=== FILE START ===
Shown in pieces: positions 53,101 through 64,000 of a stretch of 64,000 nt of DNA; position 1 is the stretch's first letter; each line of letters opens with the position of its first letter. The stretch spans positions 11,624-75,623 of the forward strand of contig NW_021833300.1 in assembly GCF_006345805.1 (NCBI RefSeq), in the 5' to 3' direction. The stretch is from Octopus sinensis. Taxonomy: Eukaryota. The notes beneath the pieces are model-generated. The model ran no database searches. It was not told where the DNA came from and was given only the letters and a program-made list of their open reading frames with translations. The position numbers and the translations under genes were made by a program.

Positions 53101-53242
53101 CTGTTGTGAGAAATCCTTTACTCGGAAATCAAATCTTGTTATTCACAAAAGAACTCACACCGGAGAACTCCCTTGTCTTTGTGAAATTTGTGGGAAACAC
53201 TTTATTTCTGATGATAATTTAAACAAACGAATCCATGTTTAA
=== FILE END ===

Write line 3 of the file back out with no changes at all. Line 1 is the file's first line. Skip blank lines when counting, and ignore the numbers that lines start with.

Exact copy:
53101 CTGTTGTGAGAAATCCTTTACTCGGAAATCAAATCTTGTTATTCACAAAAGAACTCACACCGGAGAACTCCCTTGTCTTTGTGAAATTTGTGGGAAACAC